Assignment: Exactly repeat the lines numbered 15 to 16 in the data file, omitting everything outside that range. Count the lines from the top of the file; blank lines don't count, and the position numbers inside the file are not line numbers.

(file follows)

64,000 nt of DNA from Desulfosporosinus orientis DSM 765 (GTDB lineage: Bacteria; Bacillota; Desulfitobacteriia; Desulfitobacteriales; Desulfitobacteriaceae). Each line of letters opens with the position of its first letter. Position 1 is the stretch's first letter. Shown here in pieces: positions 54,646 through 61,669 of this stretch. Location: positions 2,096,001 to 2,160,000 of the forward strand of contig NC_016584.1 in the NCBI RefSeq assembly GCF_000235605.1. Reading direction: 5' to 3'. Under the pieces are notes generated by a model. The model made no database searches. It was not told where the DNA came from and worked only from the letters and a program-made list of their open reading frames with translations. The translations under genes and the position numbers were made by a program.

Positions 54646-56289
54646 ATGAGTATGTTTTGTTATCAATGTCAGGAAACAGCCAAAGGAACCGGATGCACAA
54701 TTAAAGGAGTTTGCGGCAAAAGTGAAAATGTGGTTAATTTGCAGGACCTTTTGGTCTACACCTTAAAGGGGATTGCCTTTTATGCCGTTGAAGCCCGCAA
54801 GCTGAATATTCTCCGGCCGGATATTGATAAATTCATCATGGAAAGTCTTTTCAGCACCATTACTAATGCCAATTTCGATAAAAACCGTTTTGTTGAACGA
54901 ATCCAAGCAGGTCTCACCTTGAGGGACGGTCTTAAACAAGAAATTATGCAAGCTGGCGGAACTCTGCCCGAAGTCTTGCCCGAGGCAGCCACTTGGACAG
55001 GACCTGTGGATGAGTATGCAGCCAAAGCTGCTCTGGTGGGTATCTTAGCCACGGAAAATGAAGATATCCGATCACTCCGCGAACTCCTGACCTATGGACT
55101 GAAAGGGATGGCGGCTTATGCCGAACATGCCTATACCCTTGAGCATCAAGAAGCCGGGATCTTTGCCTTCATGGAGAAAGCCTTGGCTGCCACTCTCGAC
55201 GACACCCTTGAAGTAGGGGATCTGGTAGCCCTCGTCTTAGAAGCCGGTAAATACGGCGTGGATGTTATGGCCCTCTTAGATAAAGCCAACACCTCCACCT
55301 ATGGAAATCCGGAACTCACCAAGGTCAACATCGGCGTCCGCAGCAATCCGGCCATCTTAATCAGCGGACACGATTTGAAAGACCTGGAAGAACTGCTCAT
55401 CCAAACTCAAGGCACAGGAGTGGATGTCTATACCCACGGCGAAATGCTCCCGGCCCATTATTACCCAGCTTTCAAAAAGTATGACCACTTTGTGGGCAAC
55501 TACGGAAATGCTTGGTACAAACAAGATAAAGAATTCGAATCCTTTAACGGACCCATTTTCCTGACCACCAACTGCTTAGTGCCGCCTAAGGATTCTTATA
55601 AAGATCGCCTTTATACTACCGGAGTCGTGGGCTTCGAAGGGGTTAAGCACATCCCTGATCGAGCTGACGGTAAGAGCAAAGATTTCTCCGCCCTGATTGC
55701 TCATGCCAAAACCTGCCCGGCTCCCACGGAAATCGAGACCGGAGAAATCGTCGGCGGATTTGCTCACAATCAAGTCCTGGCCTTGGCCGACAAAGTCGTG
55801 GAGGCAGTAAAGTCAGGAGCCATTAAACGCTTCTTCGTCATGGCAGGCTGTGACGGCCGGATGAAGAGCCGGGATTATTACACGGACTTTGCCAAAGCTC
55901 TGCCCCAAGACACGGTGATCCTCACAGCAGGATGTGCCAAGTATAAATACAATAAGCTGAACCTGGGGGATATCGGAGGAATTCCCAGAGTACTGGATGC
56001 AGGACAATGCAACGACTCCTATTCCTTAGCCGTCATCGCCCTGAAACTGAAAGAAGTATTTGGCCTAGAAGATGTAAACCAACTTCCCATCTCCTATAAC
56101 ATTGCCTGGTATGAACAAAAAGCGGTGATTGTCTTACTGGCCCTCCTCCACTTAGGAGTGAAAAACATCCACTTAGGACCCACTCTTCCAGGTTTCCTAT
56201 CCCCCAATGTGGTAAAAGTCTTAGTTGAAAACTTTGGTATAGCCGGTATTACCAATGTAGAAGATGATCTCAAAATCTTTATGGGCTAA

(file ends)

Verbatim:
55801 GAGGCAGTAAAGTCAGGAGCCATTAAACGCTTCTTCGTCATGGCAGGCTGTGACGGCCGGATGAAGAGCCGGGATTATTACACGGACTTTGCCAAAGCTC
55901 TGCCCCAAGACACGGTGATCCTCACAGCAGGATGTGCCAAGTATAAATACAATAAGCTGAACCTGGGGGATATCGGAGGAATTCCCAGAGTACTGGATGC